If Sen. Bernie Sanders' (I-VT) "Medicare for All" Bill passes, it will make Medicare almost unrecognizable.
Sanders is attempting to address the call from nearly a third of the Senate Democratic Caucus – who've been adamant about a single-payer healthcare system – by proposing the Medicare for All Bill.
The bill would completely eliminate all out-of-pocket healthcare costs for individuals, as well as deductibles for any resident of the United States – regardless of income status.
"Our job will not be completed until we build upon the success of the ACA through the establishment of a Medicare for All, single-payer health care system," wrote the bill's drafters.
The bill has also gained the support of many prominent Democratic personalities, like Sen. Elizabeth Warren (D-MA), Kirsten Gillibrand (D-NY), Kamala Harris (D-CA), Cory Booker (D-NJ), and Richard Blumenthal (D-CT) – just to name a few.
Here's what we know so far…
How Will the Medicare for All Bill Be Implemented?
The drafters of the bill claim that it would slowly move people from employer-based insurance onto the government-run Medicare program over four years.
The bill calls for the elimination of premiums for private health insurance, deductibles, and co-pays. However, most Americans and businesses will pay what Sanders says is a much smaller share of their income to fund the program, according to CNN.
Here's a breakdown of the time frame for the plan:
During the first year, the Medicare for All Bill would add prescription drugs, dental, vision, and hearing aids to the program. People age 55 and older as well as those under 18 will become eligible for Medicare during this first year.
Introducing Medicare for All
Within the second year, people over 45 years old would become eligible for the program.
In the third year, the eligibility threshold would drop to 35 years old.
By the fourth year, any resident of the United States would be eligible for the program. Although, as ThinkProgress.org points out, it's unclear how the drafters intend to define "resident."
What Would Medicare for All Coverage Look Like?
The bill is designed to create a universal Medicare program for everyone in the country.
Unlike the current Medicare system, Bernie Sanders' proposal would do away with all deductibles and out-of-pocket costs, like co-insurance and co-payments.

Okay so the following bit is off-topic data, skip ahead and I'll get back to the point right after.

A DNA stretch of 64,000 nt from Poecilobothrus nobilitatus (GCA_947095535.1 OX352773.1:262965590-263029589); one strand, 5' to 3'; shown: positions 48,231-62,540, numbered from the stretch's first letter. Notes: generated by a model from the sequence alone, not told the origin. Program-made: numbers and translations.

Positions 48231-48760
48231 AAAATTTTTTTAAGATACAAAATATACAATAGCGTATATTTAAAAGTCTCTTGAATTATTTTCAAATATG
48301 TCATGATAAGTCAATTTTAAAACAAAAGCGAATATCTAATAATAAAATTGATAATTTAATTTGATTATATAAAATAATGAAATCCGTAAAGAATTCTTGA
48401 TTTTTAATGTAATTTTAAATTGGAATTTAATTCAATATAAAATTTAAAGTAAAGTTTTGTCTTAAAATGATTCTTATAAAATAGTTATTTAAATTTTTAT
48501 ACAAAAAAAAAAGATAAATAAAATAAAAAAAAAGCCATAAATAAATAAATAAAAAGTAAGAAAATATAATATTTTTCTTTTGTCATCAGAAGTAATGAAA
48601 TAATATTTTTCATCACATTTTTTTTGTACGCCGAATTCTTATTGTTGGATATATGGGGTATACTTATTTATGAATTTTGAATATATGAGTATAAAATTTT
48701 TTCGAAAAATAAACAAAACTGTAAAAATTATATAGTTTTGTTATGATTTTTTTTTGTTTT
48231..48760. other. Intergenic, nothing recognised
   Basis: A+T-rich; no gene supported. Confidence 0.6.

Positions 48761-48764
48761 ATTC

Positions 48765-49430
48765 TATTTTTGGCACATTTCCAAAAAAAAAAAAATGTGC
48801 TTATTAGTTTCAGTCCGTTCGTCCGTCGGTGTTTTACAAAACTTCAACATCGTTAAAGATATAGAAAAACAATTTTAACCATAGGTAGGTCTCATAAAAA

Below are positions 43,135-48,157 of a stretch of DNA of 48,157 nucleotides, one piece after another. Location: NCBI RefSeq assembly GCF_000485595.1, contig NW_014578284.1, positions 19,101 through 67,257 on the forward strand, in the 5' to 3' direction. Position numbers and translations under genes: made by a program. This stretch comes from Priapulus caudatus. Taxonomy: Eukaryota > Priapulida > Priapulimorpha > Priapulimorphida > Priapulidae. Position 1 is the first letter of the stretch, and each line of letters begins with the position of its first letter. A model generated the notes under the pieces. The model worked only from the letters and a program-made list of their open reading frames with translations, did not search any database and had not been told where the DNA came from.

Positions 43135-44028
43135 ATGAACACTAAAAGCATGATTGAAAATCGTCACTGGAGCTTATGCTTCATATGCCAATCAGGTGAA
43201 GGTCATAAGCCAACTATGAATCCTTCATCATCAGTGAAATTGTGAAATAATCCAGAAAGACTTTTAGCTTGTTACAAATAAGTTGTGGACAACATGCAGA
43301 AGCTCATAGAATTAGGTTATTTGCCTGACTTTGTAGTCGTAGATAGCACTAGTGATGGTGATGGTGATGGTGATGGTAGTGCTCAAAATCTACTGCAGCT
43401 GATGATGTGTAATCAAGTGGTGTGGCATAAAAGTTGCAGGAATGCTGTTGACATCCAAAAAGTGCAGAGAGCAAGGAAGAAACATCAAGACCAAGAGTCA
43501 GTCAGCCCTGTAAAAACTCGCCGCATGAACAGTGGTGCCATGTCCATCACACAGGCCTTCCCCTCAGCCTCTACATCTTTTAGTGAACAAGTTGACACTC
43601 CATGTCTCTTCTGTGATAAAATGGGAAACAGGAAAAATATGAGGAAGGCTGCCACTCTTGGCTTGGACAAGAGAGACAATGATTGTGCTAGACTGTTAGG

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Comprehensive coverage would be available for every enrollee in the program. This includes hospital and emergency services, prescription drugs, mental health services, substance abuse treatment, primary and preventative care, laboratory and diagnostic services, and pediatrics. It also would cover dental, vision, and audiology services, unlike the current Medicare system.
It also expands reproductive health services to include abortion.
Under the Medicare for All Bill, federally-funded health programs like the Veterans Affairs Health Benefits, Medicaid, and the Indian Health Service will not be affected.
What Costs Would Be Associated with the Medicare for All Bill?
The drafters of the bill claim that it will save consumers money by effectively streamlining how U.S. residents access health care.
"Instead of wasting hundreds of billions of dollars trying to administer an enormously complicated system of hundreds of separate insurance plans, there would be one insurance plan for the American people with one single payer," wrote the drafters.
Moreover, the bill would encourage the government to negotiate directly with drug manufacturers to lower the cost of prescription drugs.
The Kaiser Family Foundation Senior Vice President for Special Initiatives Larry Levitt tweeted "Administrative costs and profits under a single-payer plan would almost certainly be lower," on Sep. 8, in support of the bill. However, he also noted that a single-payer system could result in higher taxes and other negative trade-offs.
How Will the Medicare for All Bill Be Funded?
This is where the problem with the bill lies.
In its current form, the outline does not explicitly say how the government would pay for the program. Sanders' team of drafters told ThinkProgress.org they will release the funding in a "separate white paper."
Funding is a major concern with single-payer healthcare systems due to their large coverage base.
The bill also does not address how it will handle (and pay for) what is certainly going to be an older and less healthy marketplace during the first few years of implementation.
However, funding issues aside, the executive summary of the bill notes there is widespread support for the policy. 60% of Americans – including 75% Democrats, 58% Independents, and 46% of Republicans – support expanding coverage to all Americans, according to The Economist and YouGov.
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